Charles Taylor's former deputy testifies
Charles Taylor’s deputy testified in the war-crimes trial of the former Liberian president on Wednesday, describing how a Sierra Leonean rebel leader answered to his boss.
Moses Blah was Taylor’s vice-president from 2000 until he took over as interim president for three months in 2003 after Taylor stepped down and accepted asylum in Nigeria as part of a peace plan.
Blah was subpoenaed to testify in Taylor’s trial for instigating murder, rape and terrorism in Sierra Leone’s 1991 to 2002 civil war, arming Revolutionary United Front (RUF) rebels in return for diamonds.
More than 250 000 people died in intertwined wars in Liberia and Sierra Leone. The fighting in Sierra Leone began when former army corporal Foday Sankoh and his RUF took up arms.
Asked about relations between Taylor and Sankoh dating back to the 1980s, Blah told the court: “He called Mr Taylor ‘chief’.”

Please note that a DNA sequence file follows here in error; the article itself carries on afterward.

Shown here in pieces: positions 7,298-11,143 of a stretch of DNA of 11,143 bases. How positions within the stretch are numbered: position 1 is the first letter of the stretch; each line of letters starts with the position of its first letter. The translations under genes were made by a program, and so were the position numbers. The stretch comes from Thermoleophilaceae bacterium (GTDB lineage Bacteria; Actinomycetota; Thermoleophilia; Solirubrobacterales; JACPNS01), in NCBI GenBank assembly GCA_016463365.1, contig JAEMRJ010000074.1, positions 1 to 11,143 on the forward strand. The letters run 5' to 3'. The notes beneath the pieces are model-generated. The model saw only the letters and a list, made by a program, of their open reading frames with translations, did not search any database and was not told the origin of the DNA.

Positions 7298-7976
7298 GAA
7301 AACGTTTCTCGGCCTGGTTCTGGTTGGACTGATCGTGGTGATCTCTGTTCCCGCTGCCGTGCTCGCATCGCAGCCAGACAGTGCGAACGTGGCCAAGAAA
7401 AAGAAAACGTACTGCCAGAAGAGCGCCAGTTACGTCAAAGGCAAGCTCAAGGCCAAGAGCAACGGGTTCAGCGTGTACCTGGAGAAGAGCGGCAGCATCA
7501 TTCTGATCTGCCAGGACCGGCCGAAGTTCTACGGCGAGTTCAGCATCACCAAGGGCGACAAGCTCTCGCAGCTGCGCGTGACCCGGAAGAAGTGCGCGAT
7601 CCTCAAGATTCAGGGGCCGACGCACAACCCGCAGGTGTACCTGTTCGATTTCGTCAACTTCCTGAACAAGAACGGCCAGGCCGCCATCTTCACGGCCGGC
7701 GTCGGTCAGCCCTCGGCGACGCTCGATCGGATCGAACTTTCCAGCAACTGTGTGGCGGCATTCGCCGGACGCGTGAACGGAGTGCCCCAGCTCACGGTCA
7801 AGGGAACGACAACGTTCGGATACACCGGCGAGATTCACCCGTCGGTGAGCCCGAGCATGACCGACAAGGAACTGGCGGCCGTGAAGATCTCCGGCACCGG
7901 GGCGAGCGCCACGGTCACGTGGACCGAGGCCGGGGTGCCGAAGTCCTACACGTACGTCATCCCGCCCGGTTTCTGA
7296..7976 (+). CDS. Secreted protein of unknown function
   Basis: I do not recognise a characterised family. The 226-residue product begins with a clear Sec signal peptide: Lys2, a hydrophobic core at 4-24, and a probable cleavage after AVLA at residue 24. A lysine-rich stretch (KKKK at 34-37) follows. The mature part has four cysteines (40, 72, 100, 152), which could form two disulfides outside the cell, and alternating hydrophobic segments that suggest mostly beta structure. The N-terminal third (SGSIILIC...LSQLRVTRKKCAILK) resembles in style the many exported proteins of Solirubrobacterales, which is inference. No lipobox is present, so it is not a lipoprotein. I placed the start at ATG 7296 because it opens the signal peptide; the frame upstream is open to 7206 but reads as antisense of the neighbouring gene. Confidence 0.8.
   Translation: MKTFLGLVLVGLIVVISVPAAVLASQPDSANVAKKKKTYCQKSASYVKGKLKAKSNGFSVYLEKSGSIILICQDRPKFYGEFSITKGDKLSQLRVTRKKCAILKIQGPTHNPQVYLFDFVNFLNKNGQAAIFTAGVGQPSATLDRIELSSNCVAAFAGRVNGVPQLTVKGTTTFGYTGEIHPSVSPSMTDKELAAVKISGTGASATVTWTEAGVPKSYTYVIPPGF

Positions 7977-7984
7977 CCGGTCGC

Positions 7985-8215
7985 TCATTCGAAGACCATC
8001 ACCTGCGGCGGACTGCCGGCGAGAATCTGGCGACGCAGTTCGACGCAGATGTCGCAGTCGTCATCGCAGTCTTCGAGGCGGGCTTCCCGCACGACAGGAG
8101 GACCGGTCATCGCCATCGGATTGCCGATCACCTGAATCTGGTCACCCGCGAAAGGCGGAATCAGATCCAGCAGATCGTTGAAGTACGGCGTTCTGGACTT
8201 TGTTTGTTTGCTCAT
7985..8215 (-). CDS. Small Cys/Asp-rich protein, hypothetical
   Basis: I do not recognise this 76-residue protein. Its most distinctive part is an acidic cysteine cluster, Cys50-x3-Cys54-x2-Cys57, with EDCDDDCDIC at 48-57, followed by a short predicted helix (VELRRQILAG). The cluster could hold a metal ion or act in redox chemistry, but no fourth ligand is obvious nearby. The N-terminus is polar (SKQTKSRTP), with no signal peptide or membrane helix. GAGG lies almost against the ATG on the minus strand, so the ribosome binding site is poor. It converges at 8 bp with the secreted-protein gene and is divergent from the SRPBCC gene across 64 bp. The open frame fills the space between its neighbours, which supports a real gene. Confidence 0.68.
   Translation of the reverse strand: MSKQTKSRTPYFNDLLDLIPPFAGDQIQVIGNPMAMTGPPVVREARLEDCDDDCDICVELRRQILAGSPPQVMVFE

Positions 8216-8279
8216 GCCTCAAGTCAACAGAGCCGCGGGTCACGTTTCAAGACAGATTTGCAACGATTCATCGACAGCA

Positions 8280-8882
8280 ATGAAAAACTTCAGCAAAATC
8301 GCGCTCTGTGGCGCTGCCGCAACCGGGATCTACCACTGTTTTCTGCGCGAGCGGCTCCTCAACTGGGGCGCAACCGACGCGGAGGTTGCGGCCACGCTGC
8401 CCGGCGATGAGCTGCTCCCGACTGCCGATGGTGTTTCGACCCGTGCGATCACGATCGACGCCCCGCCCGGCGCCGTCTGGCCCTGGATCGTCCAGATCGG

Blah also described his first encounter with Liberian child soldiers, some aged 13 and even younger: “Little boys were dragging their weapons behind them.”
“They were very aggressive indeed ... they were unreasonable and they had no sense of direction.”
Blah is the 27th witness the prosecution has called of the 72 it plans to question in a trial that got under way in earnest in January.
Taylor denies all charges against him.
Stephen Rapp, the chief prosecutor of the United Nations-backed Special Court for Sierra Leone, said last week that Blah, like other witnesses, had been threatened.
The trial is being held in The Hague for fear of destabilising West Africa. Last month a former fighter told the court he had killed men, women and babies on Taylor’s orders and had eaten the heart of a former rebel leader.—Reuters